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I'd like to set up a VPN for those times when I'm out and about and want to connect to the interweb with my laptop through a public wifi. I've ...
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  1. #1
    Linux Engineer TNFrank's Avatar
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    Any good, free VPN's for Linux?


    I'd like to set up a VPN for those times when I'm out and about and want to connect to the interweb with my laptop through a public wifi. I've read that using a VPN with https is a good way to stay secure but I'm having a hard time finding one that works with Linux and that's also free to use. So, does anyone have a good and free VPN that they're using that they could share with the rest of us? Thanks.

    P.S.
    Arch/Manjaro compatibility would be great but I also have an Ubuntu box I could use as well.
    "Now, what y'all wanna do?
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  2. #2
    Trusted Penguin Irithori's Avatar
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    Openvpn comes to mind.
    But for the server part you will either need a (trusted and paid) provider or you maintain one yourself on a host with a public IP.
    You must always face the curtain with a bow.

  3. #3
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    Have you looked at openvpn?

  4. #4
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    As long as TNFrank's router keeps a stable IP address he can open the appropriate ports and run it internally. Most ISP's don't change your IP very often anyway so even on DHCP he can probably make it work.

  5. #5
    Linux Engineer TNFrank's Avatar
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    So I could set up my router to be used as a VPN then? If that's the case then I can just use whatever wifi I'm getting publicly to link to my router and go from the router to the interweb then. What would I need to get that to work? Would I just install OpenVPN on my laptop then set up the router or what? I'm good at installing Distros and getting them set up but have never really done any Networking so that's all new to me.
    "Now, what y'all wanna do?
    Wanna be hackers? Code crackers? Slackers
    Wastin' time with all the chatroom yakkers?
    9 to 5, chillin' at Hewlett Packard?"

  6. #6
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    Quote Originally Posted by TNFrank View Post
    So I could set up my router to be used as a VPN then? If that's the case then I can just use whatever wifi I'm getting publicly to link to my router and go from the router to the interweb then. What would I need to get that to work? Would I just install OpenVPN on my laptop then set up the router or what? I'm good at installing Distros and getting them set up but have never really done any Networking so that's all new to me.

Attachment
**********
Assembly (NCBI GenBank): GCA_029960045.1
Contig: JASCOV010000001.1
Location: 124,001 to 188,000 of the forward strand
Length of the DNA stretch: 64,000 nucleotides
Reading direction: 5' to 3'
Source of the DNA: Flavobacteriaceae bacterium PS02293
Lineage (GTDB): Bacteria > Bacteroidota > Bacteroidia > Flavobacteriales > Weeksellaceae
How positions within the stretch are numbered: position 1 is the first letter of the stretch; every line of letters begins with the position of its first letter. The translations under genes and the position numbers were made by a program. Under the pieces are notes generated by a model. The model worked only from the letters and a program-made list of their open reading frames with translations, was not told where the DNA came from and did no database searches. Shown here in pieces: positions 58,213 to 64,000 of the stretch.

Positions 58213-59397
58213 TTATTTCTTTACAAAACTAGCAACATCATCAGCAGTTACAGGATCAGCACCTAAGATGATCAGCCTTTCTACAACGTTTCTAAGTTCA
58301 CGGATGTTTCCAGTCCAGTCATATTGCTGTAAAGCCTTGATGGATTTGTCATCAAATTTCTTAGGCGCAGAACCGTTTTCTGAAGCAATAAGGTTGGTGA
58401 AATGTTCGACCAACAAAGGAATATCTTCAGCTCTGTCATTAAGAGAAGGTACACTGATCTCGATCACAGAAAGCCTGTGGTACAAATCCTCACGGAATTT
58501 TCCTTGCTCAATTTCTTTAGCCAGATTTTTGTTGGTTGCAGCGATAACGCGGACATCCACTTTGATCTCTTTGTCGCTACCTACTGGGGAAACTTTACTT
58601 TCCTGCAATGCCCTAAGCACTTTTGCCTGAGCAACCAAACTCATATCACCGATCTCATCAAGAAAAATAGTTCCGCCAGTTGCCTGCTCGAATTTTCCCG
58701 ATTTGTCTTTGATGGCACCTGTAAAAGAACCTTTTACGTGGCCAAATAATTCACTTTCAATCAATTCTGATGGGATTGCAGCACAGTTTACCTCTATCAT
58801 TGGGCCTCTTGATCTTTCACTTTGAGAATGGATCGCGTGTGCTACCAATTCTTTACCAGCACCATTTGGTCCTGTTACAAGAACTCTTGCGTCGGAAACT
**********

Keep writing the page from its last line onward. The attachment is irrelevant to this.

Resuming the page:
You would install OpenVPN (or somesuch) server inside your network (i.e. on your Ubuntu box) and open the required ports in your router. You install the client on your laptop and point it at the public IP of your router - the one assigned by your ISP. You may want to check that your ISP doesn't routinely change your assigned IP but in my experience they rarely change.

    If they do routinely renew your lease and give you a different IP you'd have to do it differently.

  7. #7
    Linux Guru Rubberman's Avatar
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    As per the others who replied here, I use OpenVPN. You DO need a static IP address for the router. You can download and install the commercial version (already configured for use) for free, with 2 user licenses. If you need more licenses (concurrent licenses), they cost $5 USD per user / year. Otherwise, you can install openvpn yourself on your server and configure it yourself. A lot more work, but free for any number of users.
    Sometimes, real fast is almost as good as real time.
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  8. #8
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    you don't need any static IP. you can create a script to send you an email with the IP address every hour or so.

    -Port forward ssh from router to home linux box
    -start openssh server with root login disabled and allowing only keys and changing ssh port from 22 to over 20000
    -you don't need to port forward openvpn on your home router.
    -create a ssh tunnel port forwarding openvpn port to any port on loopback address (on the coffee laptop )
    -connect to vpn through ssh tunnel to your loopback address.
    -enjoy

    Using this method, openvpn fingerprint cannot be detected at all as you are connecting through ssh tunnel, so if the coffee place is denying vpn, you are good to go. The disadvantage is that it will be a bit slower than plain vpn connection.

    Hope this helps.

    Cheerio
    Last edited by ixion22600; 05-22-2014 at 08:44 AM.

  9. #9
    Linux Guru Rubberman's Avatar
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    Good suggestions, but a bit onerous for most unsophisticated users. Thanks anyway for the comments.
    Sometimes, real fast is almost as good as real time.
    Just remember, Semper Gumbi - always be flexible!

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